Is Wells Fargo regretting its Wachovia acquisition?

By Felix Salmon
September 2, 2009
Wells Fargo. How come? I Wells has a reputation as being the best and most solid bank in America, a favorite of Warren Buffett, and a bank which managed to sidestep most of the worst excesses of the credit boom.

" data-share-img="" data-share="twitter,facebook,linkedin,reddit,google" data-share-count="true">

Putting aside the all-but-irredeemable basket-cases BofA and Citigroup, there’s only one major bank which has yet to repay its TARP money: Wells Fargo. How come? I Wells has a reputation as being the best and most solid bank in America, a favorite of Warren Buffett, and a bank which managed to sidestep most of the worst excesses of the credit boom.

The answer, I think, is that Wells was ultimately undone by exactly the same thing which doomed BofA: a panicked and unwise acquisition. In this case, of Wachovia. Because the demise of Wachovia was structured with a different acquirer (Citigroup) already in place, Wells had to essentially outbid Citi for Wachovia, and is now suffering from the winner’s curse.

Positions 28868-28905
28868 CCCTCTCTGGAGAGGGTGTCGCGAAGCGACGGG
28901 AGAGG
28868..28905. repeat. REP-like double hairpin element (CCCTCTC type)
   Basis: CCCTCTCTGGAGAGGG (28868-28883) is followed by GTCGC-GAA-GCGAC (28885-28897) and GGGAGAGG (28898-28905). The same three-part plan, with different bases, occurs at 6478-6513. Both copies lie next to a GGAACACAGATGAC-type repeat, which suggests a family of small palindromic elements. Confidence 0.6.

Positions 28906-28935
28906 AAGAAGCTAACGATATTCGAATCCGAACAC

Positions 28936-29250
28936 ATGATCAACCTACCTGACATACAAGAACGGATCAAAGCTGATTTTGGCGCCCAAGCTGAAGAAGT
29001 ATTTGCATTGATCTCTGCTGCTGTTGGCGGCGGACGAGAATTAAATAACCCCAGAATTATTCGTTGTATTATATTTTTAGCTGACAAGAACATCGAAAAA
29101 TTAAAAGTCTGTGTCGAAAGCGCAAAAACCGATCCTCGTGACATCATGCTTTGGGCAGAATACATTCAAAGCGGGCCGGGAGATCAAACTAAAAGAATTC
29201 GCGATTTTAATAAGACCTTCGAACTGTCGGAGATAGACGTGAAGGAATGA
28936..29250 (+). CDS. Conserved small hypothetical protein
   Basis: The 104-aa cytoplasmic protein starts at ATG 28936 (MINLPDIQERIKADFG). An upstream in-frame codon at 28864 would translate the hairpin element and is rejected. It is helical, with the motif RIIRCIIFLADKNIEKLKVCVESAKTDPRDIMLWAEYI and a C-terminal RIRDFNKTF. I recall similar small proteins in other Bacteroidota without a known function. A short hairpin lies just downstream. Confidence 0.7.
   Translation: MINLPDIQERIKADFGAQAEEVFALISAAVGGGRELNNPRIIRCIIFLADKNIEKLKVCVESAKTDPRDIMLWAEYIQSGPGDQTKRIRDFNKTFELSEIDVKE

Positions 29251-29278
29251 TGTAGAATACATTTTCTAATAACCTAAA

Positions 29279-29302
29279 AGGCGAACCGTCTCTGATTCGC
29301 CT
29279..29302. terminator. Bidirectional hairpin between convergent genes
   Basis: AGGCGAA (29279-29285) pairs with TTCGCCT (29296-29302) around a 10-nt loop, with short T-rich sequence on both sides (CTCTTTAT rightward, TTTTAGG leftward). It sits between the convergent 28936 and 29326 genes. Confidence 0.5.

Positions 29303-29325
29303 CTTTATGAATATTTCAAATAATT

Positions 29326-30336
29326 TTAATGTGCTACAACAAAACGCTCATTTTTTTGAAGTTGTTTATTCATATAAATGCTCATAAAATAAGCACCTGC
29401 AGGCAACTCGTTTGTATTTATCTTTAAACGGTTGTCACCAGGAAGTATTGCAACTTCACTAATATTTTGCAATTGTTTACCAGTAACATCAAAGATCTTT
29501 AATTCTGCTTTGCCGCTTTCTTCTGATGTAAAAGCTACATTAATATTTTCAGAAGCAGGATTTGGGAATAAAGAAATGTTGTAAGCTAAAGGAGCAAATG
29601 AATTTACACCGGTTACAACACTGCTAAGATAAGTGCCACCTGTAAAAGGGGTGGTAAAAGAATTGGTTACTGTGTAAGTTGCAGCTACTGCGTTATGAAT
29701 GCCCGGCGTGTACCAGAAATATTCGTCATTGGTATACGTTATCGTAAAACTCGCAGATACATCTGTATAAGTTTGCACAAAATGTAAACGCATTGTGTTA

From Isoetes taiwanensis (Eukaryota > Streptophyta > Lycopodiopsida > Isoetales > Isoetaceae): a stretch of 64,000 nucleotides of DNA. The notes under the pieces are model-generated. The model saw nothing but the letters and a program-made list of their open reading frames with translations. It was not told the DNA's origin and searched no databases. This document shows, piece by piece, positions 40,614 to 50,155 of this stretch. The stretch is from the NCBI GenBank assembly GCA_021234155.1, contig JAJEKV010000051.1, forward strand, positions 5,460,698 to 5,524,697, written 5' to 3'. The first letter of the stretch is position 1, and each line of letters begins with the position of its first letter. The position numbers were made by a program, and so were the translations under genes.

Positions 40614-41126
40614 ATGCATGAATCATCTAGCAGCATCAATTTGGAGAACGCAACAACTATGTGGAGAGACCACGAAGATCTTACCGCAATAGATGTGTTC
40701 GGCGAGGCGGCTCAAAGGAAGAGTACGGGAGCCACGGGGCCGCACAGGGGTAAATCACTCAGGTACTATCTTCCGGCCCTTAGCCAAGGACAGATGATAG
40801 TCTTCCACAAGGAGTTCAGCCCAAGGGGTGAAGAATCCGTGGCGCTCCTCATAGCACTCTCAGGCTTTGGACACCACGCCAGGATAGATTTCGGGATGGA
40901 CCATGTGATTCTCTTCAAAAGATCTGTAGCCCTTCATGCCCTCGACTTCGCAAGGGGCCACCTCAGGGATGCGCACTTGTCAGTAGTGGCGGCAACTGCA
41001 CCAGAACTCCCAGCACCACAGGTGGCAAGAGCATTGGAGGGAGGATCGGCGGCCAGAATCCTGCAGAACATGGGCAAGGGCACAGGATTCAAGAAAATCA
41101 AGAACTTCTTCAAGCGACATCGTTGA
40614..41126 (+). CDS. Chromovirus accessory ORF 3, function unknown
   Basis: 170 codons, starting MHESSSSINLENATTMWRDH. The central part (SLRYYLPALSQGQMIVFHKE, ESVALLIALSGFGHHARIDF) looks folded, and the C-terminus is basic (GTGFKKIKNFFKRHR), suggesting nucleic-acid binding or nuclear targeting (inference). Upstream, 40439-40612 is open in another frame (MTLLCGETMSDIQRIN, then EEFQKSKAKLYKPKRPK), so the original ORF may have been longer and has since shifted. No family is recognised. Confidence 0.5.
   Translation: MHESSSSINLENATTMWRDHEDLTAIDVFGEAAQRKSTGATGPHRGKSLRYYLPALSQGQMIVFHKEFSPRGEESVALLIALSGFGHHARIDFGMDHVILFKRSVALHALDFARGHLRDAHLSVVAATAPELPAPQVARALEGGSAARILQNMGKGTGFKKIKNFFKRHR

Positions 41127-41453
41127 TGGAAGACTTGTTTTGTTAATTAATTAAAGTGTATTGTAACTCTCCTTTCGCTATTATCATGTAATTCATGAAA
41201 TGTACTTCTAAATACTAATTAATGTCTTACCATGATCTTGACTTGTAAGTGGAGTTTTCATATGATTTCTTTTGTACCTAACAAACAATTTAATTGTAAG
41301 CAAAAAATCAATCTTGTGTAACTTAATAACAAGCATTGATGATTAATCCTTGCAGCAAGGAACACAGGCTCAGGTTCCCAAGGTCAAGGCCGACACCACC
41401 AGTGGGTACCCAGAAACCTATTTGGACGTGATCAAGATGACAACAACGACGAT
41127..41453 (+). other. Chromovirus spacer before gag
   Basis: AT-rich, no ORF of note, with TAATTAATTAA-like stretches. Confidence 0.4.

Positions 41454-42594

The other problem with the Wachovia acquisition is that Wells Fargo is now far too big — it has an astonishing $711 billion in US deposits, 11% of the total US deposit base — and as a result it will be under intense regulatory scrutiny for the foreseeable future.

Only one of America’s four megabanks seems particularly healthy: JP Morgan. Wells Fargo, which should by rights be the big boring safe one, is instead struggling with all the extra leverage it brought upon itself with the Wachovia acquisition; its sheer enormity also leaves it vulnerable to calls from people like myself who think that all banks of its size should be broken up into less systemically-dangerous chunks. One can’t help but think that with hindsight, Wells might rather have simply left Wachovia to Vikram Pandit’s tender mercies.

7 comments

Comments are closed.